First Lady Jeannette Kagame on Sunday, September 11, joined other dignitaries and members of the community to officially open the “Jardin de la Mémoire” (Garden of Memory), a place built in Nyanza-Kicukiro to symbolically depict what happened in the 1994 Genocide against the Tutsi, the life and rebirth of the nation after the dark history.
Sitting on three hectares of land, the garden comprises various features that depict how the victims of the Genocide were killed, how some managed to survive, and the resilience of Rwandans post-genocide.
It comprises a small pond and an artificial swamp for remembering those who were killed and thrown into water bodies, a pit for those who were thrown into pits, a sorghum garden for those who survived by hiding there, among other features.
The place also has small artificial hills for commemorating those who died on hills as they fled for their lives, some flowers that symbolise affection to the departed souls, as well as a flame of remembrance that shows the hope that Rwandans have for a bright future.
First Lady Jeannette Kagame with other dignitaries and members of the community observe a moment of silence to pay tribute to the victims of the Genocide against the Tutsi.
Making her remarks, the First Lady reflected on the significance of commemoration.
“For those whom we are commemorating, your torch will shine for us forever. Every time we commit to remember and embrace our history, you will not be extinguished,” she said.
“Those that deny the death that you died have a very long journey which will take them nowhere,” she added.
Speaking at the event, Jean-Damascène Bizimana, the Minister for National Unity and Civic Engagement, referred to the garden as a place that shows the history of the genocide, and how Rwandans resiliently faced the wounds that resulted from it, and built their country in unity.
He spoke about the history of the Nyanza-Kicukiro hill in regards to the Genocide, saying it is one of the places in Kigali where high numbers of Tutsi lives perished.
“On April 11, 1994 many Tutsis fled to the UN forces that were camping at ETO Kicukiro, seeking protection. However, these forces were ordered to abandon them. So, the Interahamwe and soldiers of the murderous government attacked them, led them all the way from ETO to this hill while mocking them. Here at this hill, they killed very many Tutsis. Very few survived when the RPF soldiers came to their rescue,” he said.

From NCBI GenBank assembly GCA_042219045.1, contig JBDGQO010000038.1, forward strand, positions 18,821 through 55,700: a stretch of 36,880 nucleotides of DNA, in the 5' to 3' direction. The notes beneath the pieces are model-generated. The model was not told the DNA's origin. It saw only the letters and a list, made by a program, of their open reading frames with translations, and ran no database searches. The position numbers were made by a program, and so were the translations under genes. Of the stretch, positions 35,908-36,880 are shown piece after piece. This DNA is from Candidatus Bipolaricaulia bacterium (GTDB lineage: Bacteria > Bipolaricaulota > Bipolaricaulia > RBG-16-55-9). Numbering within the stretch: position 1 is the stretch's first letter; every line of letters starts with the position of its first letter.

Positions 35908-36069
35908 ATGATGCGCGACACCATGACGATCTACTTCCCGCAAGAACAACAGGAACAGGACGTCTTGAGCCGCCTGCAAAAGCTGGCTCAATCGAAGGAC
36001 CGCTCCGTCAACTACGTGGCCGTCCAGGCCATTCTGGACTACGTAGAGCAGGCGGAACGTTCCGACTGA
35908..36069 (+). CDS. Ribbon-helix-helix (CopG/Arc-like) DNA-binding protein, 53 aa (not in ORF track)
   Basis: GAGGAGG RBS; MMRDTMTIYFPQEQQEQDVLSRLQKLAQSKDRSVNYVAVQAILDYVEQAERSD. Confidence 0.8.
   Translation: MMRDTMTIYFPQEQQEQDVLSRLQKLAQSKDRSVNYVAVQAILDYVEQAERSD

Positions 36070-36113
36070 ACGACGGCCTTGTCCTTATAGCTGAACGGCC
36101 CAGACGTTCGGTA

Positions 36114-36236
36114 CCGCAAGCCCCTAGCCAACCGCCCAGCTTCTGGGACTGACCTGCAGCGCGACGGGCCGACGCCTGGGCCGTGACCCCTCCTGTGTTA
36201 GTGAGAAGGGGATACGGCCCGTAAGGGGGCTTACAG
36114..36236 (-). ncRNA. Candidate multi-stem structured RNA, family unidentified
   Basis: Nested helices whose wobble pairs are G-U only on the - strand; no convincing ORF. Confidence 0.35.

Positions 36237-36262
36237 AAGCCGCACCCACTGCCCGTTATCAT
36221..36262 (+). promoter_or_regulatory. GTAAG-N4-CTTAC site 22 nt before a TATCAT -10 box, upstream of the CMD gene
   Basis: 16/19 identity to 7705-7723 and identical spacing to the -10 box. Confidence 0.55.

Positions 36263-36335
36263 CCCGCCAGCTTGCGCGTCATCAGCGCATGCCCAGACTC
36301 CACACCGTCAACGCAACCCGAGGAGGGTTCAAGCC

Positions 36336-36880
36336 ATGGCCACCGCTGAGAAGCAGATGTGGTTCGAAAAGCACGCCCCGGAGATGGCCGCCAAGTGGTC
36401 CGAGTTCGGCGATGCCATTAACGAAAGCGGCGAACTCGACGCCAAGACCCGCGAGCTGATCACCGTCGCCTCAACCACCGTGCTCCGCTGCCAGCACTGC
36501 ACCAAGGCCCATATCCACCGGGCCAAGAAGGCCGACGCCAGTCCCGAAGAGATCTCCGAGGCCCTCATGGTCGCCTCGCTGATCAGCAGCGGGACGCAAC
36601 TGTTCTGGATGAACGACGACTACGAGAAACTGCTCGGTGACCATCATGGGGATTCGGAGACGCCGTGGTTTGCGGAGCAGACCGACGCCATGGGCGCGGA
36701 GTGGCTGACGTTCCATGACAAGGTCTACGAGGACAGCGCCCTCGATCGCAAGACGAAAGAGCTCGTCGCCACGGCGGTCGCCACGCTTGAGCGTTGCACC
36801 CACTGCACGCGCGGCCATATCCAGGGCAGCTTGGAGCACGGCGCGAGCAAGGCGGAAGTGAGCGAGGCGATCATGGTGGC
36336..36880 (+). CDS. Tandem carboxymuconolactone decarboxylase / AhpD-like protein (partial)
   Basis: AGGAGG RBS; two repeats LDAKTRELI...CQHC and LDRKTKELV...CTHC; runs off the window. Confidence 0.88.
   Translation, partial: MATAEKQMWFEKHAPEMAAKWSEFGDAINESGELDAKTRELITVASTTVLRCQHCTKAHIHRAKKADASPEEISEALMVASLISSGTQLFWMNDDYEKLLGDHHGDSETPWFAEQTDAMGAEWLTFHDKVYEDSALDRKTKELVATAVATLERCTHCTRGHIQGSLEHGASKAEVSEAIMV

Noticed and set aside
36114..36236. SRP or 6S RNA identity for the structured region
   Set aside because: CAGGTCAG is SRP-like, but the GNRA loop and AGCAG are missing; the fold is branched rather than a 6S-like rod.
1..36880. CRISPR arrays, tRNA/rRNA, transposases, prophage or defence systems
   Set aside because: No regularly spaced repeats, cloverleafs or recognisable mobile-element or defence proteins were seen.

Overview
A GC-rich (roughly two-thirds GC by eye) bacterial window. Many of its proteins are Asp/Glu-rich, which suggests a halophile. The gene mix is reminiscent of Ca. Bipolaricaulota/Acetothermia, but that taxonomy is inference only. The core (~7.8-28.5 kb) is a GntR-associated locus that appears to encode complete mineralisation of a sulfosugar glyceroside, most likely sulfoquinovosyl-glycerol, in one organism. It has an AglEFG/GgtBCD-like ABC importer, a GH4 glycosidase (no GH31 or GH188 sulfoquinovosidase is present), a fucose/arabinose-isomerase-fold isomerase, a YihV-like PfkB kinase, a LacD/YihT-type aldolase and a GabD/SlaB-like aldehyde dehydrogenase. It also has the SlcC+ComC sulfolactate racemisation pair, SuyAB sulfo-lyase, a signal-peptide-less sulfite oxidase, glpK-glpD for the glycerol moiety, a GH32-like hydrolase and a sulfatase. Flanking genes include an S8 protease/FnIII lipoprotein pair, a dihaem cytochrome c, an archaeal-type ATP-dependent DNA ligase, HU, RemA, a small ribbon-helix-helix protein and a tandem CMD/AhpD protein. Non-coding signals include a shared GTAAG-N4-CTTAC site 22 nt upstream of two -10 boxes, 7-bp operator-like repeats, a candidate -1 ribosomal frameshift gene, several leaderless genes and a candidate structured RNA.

“This memorial garden not only shows the way the genocide took place, but it also shows the life after the genocide. It shows that even though the genocide left behind extraordinary wounds, it was not the end for Rwanda,” he added.
Bruce Clarke, a French visual artist who worked as an artistic advisor during the construction of the garden, said he took part in the project because he was motivated by how art symbolically gives back humanity to people.
“I visited Rwanda for the first time in August 1994, that time as a photographer. I had been mandated by a certain number of civil society organisations in France and particularly coordinated by the Rwandan community in France to make a photo reportage of what life was like after the genocide,” he said.
The place also has small artificial hills for commemorating those who were killed on hills as they fled for their lives, some flowers that symbolise affection to the departed souls.
Sitting on three hectares of land, the garden comprises various features that depict how the victims of the Genocide were killed, how some managed to survive, and the resilience of post-genocide Rwandans .
“To put it into context of what was happening in Europe – in the West at that time, we were getting a lot of images of the so-called aftermath of the genocide. These images however were not taken in Rwanda. These images were coming from Congo, Tanzania, and other places outside Rwanda and were basically of the families who escaped with the killers outside of the frontiers of Rwanda,” he added.
For this reason, he said he found it so important to document what was happening inside Rwanda at that time, because what they were seeing in Europe did not capture the victims of the genocide.
“In the two-three years which followed this first visit, I started to ask myself what role I could play in the memorial process,” he said.
“The challenge was immense at that time because there seemed to be so many other priorities, however there was one thing that motivated me, and that was the thought that art symbolically gave back humanity to people and that is what had been confiscated during the genocide,” he added.
Amphiteatre. The garden is considered as a place that shows the history of the Genocide, and how Rwandans resiliently faced the wounds that resulted from it, and built their country in unity.